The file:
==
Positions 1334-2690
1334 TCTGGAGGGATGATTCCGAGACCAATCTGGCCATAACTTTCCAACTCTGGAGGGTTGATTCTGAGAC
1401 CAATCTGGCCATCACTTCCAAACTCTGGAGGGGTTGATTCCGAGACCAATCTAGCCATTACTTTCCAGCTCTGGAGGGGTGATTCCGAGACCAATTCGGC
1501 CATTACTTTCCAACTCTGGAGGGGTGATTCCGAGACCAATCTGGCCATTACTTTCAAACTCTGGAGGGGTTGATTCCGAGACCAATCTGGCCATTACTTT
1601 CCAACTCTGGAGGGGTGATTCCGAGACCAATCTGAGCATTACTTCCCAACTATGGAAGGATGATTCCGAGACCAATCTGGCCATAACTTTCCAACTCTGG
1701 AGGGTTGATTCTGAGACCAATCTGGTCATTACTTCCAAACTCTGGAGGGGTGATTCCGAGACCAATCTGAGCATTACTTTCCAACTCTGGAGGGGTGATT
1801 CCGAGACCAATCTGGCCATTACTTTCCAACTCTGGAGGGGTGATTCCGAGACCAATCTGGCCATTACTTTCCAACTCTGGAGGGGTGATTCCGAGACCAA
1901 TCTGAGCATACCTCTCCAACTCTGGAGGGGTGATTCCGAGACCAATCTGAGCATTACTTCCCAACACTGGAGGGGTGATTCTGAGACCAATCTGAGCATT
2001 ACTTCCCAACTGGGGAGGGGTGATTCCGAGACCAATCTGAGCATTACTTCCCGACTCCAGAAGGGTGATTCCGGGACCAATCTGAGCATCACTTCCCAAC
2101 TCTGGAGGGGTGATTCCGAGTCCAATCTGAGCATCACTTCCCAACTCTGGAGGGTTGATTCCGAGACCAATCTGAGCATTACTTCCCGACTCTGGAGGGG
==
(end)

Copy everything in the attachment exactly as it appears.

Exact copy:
Positions 1334-2690
1334 TCTGGAGGGATGATTCCGAGACCAATCTGGCCATAACTTTCCAACTCTGGAGGGTTGATTCTGAGAC
1401 CAATCTGGCCATCACTTCCAAACTCTGGAGGGGTTGATTCCGAGACCAATCTAGCCATTACTTTCCAGCTCTGGAGGGGTGATTCCGAGACCAATTCGGC
1501 CATTACTTTCCAACTCTGGAGGGGTGATTCCGAGACCAATCTGGCCATTACTTTCAAACTCTGGAGGGGTTGATTCCGAGACCAATCTGGCCATTACTTT
1601 CCAACTCTGGAGGGGTGATTCCGAGACCAATCTGAGCATTACTTCCCAACTATGGAAGGATGATTCCGAGACCAATCTGGCCATAACTTTCCAACTCTGG
1701 AGGGTTGATTCTGAGACCAATCTGGTCATTACTTCCAAACTCTGGAGGGGTGATTCCGAGACCAATCTGAGCATTACTTTCCAACTCTGGAGGGGTGATT
1801 CCGAGACCAATCTGGCCATTACTTTCCAACTCTGGAGGGGTGATTCCGAGACCAATCTGGCCATTACTTTCCAACTCTGGAGGGGTGATTCCGAGACCAA
1901 TCTGAGCATACCTCTCCAACTCTGGAGGGGTGATTCCGAGACCAATCTGAGCATTACTTCCCAACACTGGAGGGGTGATTCTGAGACCAATCTGAGCATT
2001 ACTTCCCAACTGGGGAGGGGTGATTCCGAGACCAATCTGAGCATTACTTCCCGACTCCAGAAGGGTGATTCCGGGACCAATCTGAGCATCACTTCCCAAC
2101 TCTGGAGGGGTGATTCCGAGTCCAATCTGAGCATCACTTCCCAACTCTGGAGGGTTGATTCCGAGACCAATCTGAGCATTACTTCCCGACTCTGGAGGGG